Report details 'major failure' in Foxx's office's handling of first Smollett case

  • Actor Jussie Smollett, center, leaves the Leighton Criminal Courthouse on Thursday, Dec. 9, in Chicago, after a verdict in his trial. A judge said Monday a report detailing missteps and false statements made by prosecutors in the initial investigation of former "Empire" actor Jussie Smollett should be made public.

    Actor Jussie Smollett, center, leaves the Leighton Criminal Courthouse on Thursday, Dec. 9, in Chicago, after a verdict in his trial. A judge said Monday a report detailing missteps and false statements made by prosecutors in the initial investigation of former "Empire" actor Jussie Smollett should be made public. Associated Press, Dec. 9, 2021

  • Special prosecutor Dan Webb arrives Tuesday, Nov. 30, at the Leighton Criminal Courthouse for day two of Jussie Smollett's trial. A judge said Monday a report detailing missteps and false statements made by prosecutors in the initial investigation of former "Empire" actor Jussie Smollett should be made public.

    Special prosecutor Dan Webb arrives Tuesday, Nov. 30, at the Leighton Criminal Courthouse for day two of Jussie Smollett's trial. A judge said Monday a report detailing missteps and false statements made by prosecutors in the initial investigation of former "Empire" actor Jussie Smollett should be made public. Associated Press, Nov. 30, 2021

 
 
Updated 12/20/2021 7:59 PM

Cook County State's Attorney Kim Foxx and her top deputies repeatedly made procedural and ethical missteps as they mishandled the Jussie Smollett case, and then tried to mislead the public as the office struggled to respond to outrage over the decision to dismiss charges against the "Empire" actor, according to Special Prosecutor Dan Webb's full report.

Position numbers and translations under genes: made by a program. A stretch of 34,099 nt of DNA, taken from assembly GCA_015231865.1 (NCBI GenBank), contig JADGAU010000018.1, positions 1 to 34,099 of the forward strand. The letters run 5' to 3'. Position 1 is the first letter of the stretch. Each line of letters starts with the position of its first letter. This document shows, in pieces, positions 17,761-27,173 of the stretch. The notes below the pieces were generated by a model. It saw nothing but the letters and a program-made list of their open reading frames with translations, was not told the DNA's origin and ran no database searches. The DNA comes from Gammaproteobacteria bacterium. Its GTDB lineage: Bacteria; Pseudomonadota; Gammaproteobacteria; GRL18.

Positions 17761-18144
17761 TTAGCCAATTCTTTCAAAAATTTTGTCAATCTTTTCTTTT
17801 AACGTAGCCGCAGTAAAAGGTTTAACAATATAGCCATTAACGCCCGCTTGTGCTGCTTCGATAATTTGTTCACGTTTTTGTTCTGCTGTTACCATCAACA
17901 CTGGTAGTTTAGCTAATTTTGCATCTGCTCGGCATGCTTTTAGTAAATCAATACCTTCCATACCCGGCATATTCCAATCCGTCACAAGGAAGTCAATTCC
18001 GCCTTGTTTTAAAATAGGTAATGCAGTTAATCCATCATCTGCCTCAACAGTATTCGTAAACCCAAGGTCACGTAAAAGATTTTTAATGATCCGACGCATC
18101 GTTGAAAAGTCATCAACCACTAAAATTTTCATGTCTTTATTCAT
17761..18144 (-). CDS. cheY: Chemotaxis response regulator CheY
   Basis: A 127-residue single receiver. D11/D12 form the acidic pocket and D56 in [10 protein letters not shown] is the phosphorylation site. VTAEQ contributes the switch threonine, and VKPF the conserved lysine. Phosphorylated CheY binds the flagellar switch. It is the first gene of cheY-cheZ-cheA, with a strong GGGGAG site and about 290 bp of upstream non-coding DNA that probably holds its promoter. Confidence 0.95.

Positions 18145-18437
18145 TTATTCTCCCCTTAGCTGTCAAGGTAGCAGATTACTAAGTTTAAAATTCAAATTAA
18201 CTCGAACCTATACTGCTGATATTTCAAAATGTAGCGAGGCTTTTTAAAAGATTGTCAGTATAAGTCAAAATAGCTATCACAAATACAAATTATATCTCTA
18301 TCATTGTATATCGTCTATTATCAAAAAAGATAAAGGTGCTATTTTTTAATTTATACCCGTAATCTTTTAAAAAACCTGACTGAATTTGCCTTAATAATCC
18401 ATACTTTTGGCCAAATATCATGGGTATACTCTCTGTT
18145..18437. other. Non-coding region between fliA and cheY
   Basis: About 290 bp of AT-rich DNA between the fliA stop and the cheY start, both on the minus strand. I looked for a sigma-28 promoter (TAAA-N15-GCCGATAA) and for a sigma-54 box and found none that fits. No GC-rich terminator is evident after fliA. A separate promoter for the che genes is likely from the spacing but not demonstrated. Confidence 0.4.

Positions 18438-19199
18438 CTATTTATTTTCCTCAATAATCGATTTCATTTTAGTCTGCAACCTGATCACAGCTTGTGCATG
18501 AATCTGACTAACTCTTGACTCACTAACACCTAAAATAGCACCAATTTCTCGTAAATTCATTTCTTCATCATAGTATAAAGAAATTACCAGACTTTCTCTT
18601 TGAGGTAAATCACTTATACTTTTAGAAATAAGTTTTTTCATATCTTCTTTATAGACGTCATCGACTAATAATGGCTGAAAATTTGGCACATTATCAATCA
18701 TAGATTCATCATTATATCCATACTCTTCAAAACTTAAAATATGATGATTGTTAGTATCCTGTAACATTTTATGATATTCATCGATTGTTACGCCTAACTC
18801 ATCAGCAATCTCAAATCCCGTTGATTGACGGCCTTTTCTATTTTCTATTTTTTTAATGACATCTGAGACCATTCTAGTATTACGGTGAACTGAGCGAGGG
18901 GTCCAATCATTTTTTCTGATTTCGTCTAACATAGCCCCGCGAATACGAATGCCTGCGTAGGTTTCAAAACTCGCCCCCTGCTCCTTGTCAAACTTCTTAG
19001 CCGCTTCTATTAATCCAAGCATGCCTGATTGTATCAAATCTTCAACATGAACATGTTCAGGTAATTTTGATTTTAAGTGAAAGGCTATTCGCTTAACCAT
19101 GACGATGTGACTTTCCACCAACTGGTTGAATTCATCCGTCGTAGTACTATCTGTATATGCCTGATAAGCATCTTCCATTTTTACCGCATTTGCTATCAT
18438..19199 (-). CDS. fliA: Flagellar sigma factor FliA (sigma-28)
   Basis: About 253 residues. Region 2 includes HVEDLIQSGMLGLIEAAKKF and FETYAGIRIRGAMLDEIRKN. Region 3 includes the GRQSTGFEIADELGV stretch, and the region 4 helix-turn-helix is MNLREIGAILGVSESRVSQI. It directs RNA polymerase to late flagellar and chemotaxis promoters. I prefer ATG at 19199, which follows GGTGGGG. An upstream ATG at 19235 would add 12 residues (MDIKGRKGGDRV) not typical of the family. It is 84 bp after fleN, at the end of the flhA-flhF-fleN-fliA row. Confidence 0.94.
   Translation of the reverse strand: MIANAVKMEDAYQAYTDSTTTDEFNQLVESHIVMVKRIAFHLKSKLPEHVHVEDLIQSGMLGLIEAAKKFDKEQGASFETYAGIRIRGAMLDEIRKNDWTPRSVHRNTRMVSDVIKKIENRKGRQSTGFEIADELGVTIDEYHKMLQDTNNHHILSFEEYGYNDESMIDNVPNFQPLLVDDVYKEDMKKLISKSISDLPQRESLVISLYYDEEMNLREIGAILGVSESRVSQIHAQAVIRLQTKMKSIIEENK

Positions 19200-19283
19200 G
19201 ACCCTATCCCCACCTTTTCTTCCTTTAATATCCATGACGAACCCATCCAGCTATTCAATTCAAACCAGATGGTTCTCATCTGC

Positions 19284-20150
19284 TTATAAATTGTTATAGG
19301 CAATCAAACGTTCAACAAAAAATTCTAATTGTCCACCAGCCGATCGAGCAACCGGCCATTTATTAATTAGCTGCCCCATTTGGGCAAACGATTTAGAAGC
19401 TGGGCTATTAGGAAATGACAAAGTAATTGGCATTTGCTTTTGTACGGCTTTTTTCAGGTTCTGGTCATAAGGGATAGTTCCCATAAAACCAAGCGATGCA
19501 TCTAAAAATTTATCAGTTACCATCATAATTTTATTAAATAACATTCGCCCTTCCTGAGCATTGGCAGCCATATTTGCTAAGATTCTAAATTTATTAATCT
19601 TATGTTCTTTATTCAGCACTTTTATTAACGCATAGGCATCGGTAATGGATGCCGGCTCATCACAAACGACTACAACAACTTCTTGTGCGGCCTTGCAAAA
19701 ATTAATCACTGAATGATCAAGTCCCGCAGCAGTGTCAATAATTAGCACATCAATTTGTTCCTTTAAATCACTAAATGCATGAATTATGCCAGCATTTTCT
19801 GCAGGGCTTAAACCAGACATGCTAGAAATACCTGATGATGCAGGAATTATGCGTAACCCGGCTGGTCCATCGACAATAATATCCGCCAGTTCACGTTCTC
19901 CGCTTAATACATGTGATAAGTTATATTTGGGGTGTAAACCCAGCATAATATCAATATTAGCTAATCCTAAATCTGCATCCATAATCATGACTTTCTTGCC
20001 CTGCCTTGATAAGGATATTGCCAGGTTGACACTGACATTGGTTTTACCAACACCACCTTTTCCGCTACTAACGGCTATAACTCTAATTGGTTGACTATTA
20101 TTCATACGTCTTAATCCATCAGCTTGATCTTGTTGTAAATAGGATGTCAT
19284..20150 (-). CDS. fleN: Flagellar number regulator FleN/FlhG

Webb, who earlier this month led the prosecution team that saw Smollett convicted of lying to Chicago police about staging a 2019 hate crime, found no evidence of criminal conduct or influence peddling behind the controversial non-prosecution deal extended to the actor just weeks after his arrest.

 

But in the more than 60 pages summarizing interviews with current and former state's attorney's staff members and 100,000 pages of documents, Webb also offered little to explain how such a high-profile case nearly ended with the star's getting off with an unprecedented light slap on the wrist.

When interviewed by Webb's team, Foxx told investigators she herself was surprised by the deal made by her prosecutors and that Smollett was not going to be required to admit guilt or do community service after the charges were dropped.

For the complete story by the Chicago Sun-Times and more coverage, see chicago.suntimes.com.

0 Comments
                                                                                                                                                                                                                       
 
Article Comments
Guidelines: Keep it civil and on topic; no profanity, vulgarity, slurs or personal attacks. People who harass others or joke about tragedies will be blocked. If a comment violates these standards or our terms of service, click the X in the upper right corner of the comment box. To find our more, read our FAQ.